Unpublished
Source: D. Otte, Hannover University, Accident Research Unit

Paper. Motorcyclists Head Injuries: Mechanisms Identified from Accident Reconstruction and Helmet Damage Replication. IRCOBI 1999
Author: TRL Ltd
Publication date: 01/03/1999
Unpublished
Source: Contact steve.gillingham@dft.gsi.gov.uk

Validation of a Full Face Protective Helmet Finite Element Model and Coupling with a Human Head Model
Author: TRL Ltd
Publication date: 01/12/1999
Unpublished
Source: Contact steve.gillingham@dft.gsi.gov.uk

Paper. Helmets, Protective Clothing and the Effect on Injury. Helmets CLT Conference 2000
Author: TRL Ltd
Publication date: 01/03/2000
Unpublished
Source: Contact steve.gillingham@dft.gsi.gov.uk

Paper. Head Tolerance Limits Derived from Numerical Replication of Real World Accidents. IRCOBI 2000
Author: TRL Ltd
Publication date: 01/03/2000
Unpublished
Source: Contact steve.gillingham@dft.gsi.gov.uk

PR/SE/592/02. Investigation of the Scottish General Hospital Motorcycle Accident Database with Respect to Climatic Factors
Author: TRL Ltd
Publication date: 01/11/2002
Unpublished
Source: Contact steve.gillingham@dft.gsi.gov.uk
More information: http://www.trl.co.uk/static/dft/trl_pr_se_592_02.pdf

PR/SE/469/98. Comparison of the Variability in Oblique Anvil Test Results from Four European Laboratories
Author: TRL Ltd
Publication date: 27/08/1997
Unpublished
Source: Contact steve.gillingham@dft.gsi.gov.uk
More information: http://www.trl.co.uk/static/dft/pr_se_469_98.pdf

PR/SE/459/98. Helmet and Head Injury Research. A Progress Report. Appendix F. Replication of a Full Scale Motorcycle Impact Test 10P
Author: TRL Ltd
Publication date: 01/02/1998
Unpublished
Source: Contact steve.gillingham@dft.gsi.gov.uk
More information: http://www.trl.co.uk/static/dft/pr_se_459_98.pdf

PR/VE/514/99. Improved Motorcycle design. Part 2. Energy Absorbing Materials
Author: TRL Ltd
Publication date: 01/12/1999
Unpublished
Source: Contact: steve.gillingham@dft.gsi.gov.uk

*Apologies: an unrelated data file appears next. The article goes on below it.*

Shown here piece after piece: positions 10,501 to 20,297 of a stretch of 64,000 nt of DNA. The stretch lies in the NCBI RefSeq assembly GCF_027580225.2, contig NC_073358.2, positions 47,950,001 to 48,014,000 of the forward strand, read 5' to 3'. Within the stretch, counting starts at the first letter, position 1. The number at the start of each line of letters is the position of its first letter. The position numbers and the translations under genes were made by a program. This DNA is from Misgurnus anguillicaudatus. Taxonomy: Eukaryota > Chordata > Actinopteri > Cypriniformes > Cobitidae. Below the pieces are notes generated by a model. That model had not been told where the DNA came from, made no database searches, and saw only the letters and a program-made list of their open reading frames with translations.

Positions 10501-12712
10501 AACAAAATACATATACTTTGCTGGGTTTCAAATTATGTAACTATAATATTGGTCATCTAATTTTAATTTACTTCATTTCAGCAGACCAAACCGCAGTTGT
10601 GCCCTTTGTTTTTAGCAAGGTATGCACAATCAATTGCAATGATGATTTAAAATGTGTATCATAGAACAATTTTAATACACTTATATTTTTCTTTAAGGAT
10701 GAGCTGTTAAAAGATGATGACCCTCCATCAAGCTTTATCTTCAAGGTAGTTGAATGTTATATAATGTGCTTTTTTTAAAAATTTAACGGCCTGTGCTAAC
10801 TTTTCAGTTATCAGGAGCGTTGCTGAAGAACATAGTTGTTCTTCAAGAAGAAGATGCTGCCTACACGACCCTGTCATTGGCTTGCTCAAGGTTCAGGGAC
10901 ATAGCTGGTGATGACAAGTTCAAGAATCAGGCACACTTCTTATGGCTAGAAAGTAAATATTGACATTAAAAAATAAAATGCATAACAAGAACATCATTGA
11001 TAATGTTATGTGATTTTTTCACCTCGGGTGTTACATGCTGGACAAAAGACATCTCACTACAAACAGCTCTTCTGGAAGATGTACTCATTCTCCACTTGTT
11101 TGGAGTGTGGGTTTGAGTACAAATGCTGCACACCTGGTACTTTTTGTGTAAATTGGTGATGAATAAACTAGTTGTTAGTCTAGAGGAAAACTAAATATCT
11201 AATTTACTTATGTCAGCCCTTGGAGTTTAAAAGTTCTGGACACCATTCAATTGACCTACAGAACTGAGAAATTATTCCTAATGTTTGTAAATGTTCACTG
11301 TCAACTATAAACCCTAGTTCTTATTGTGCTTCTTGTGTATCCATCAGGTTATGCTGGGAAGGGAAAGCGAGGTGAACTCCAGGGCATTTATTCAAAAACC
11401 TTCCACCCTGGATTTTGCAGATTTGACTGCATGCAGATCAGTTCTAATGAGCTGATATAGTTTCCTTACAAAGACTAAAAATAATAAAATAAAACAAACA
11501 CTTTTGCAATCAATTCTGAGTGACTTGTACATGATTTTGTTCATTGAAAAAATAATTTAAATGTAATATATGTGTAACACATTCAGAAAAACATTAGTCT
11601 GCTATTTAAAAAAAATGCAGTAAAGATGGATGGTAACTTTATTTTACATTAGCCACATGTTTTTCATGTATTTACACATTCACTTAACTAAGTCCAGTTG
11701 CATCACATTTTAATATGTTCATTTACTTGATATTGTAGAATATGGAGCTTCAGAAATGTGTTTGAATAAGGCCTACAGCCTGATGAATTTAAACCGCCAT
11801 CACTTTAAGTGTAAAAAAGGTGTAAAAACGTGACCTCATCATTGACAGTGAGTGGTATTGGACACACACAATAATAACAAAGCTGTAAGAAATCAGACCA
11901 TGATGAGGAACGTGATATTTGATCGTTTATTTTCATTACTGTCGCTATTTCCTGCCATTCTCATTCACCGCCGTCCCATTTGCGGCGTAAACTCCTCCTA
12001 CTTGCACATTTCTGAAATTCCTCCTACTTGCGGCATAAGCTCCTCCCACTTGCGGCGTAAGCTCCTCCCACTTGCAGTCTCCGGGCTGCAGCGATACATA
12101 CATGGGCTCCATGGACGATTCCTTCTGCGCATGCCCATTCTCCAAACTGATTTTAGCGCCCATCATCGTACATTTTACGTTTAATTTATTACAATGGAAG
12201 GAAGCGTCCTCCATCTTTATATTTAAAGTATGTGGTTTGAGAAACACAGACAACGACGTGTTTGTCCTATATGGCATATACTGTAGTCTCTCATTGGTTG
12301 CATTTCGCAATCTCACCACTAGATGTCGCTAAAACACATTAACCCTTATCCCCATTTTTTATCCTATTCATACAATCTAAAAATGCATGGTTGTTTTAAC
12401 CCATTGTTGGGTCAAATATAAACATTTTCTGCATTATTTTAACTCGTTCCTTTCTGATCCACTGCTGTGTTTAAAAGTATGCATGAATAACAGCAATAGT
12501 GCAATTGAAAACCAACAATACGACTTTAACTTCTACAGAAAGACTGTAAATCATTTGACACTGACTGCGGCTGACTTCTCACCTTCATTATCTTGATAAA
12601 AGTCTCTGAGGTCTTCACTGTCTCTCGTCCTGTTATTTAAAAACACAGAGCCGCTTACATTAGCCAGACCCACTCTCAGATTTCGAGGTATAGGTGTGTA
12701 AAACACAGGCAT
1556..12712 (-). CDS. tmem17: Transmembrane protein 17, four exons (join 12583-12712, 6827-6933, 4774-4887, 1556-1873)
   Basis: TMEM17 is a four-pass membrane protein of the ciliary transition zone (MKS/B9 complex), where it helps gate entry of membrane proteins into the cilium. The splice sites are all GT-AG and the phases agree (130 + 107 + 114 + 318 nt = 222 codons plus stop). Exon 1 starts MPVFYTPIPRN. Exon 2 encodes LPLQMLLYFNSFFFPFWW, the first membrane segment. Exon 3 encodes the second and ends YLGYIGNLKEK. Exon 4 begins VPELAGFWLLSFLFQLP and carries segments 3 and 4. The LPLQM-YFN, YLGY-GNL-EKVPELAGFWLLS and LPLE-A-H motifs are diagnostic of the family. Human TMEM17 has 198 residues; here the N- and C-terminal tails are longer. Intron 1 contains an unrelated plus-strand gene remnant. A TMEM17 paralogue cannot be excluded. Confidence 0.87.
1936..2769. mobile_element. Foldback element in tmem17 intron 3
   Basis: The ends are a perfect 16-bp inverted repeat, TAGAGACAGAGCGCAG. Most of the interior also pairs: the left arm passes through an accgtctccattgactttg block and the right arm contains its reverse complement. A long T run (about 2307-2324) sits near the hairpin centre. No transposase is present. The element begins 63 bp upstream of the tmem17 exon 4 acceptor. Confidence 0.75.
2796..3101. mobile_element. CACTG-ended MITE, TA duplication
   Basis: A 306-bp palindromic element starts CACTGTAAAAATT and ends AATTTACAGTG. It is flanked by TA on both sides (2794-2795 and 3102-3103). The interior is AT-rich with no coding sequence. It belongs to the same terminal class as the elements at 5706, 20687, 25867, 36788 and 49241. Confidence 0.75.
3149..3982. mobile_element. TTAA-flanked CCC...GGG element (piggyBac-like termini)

More information: http://www.trl.co.uk/static/dft/trl_pr_se_514_99.pdf

PR/SE/263/97. Improved Motorcycle Helmet Design. Part 3. The Relationship Between Shell Design and Injury Potential
Author: TRL Ltd
Publication date: 01/12/1997
Unpublished
Source: Contact: steve.gillingham@dft.gsi.gov.uk
More information: http://www.trl.co.uk/static/dft/trl_pr_se_263_97.pdf

Summary of results

  1. Nationally, it was found that whilst 20% of riders admitted to hospital suffered a head injury (indicating that current helmets offer good protection),16% sustained a head injury of AIS 2-4 suggesting that improvements to helmets could offer worthwhile injury savings. Of the 253 head/neck injury cases chosen for collaborative analysis, 73% of casualties had leg injuries, 67% head injuries, 57% thorax injuries, and 27% neck injuries. Helmet damage was evenly distributed around the helmet apart from the crown, where impacts were significantly less frequent at a tenth of those experienced elsewhere. Head and brain injuries were mostly attributed to an indirect force (58%), followed by a direct force (31%) and specifically to an indirect force directly opposite (11%). Rotational motion was found to be the cause of 60% of AIS 2 and above injuries and linear motion the cause of 30%. Severe neck injuries were always associated with severe head injuries. An increase in energy absorption of some 24% would reduce 20% of AIS 5-6 casualties to AIS 2-4. It was also found that 12.4% of motorcyclists lost their helmets in accidents indicating that helmet retention should be improved. Climatic conditions could have been a prime factor in 9% of accidents. Of these, just over half occurred when both the temperature was low (<10C) and humidity high (>80%).

    Hybrid II and Hybrid III dummy headforms gave better repeatability than the rigid aluminium and wooden headforms used in current standards, whilst a novel Bi-mass Hybrid headform gave the most realistic injury prediction.

    When correlating injury severity against test parameters HIC was the most accurate, followed by skull-brain relative linear and rotational acceleration, brain rotational acceleration and skull linear acceleration (all as measured by the BI-mass headform) and resultant linear and rotational acceleration (as measured by a rigid headform). Analysis predicted that AIS 2 injuries would be sustained at HIC 1000, 80g peak relative linear acceleration (150g peak linear acceleration with a metal headform) and 35,000 rad/s/s peak relative rotational acceleration. The initial chin strap load in retention tests should be specified and, if assessed, helmet noise should be measured at the ear and sound attenuation over a range of frequencies.

    If a new helmet specification and demonstrator, based on these findings, was adopted, then new helmet designs should be able to absorb twice as much energy and reduce rotational acceleration by around 50%. This could reduce fatal and serious head injuries by at least 20%.

    The need for chin guard and oblique impact drop tests in standards was verified and proposals submitted to amend the UN ECE helmet regulation. Further work on the oblique impact test and an alternative method adopted in the regulation suggests that whilst the alternative is not as representative, the limits set for the alternative method are closer to typical test results than those set for the oblique impact drop test.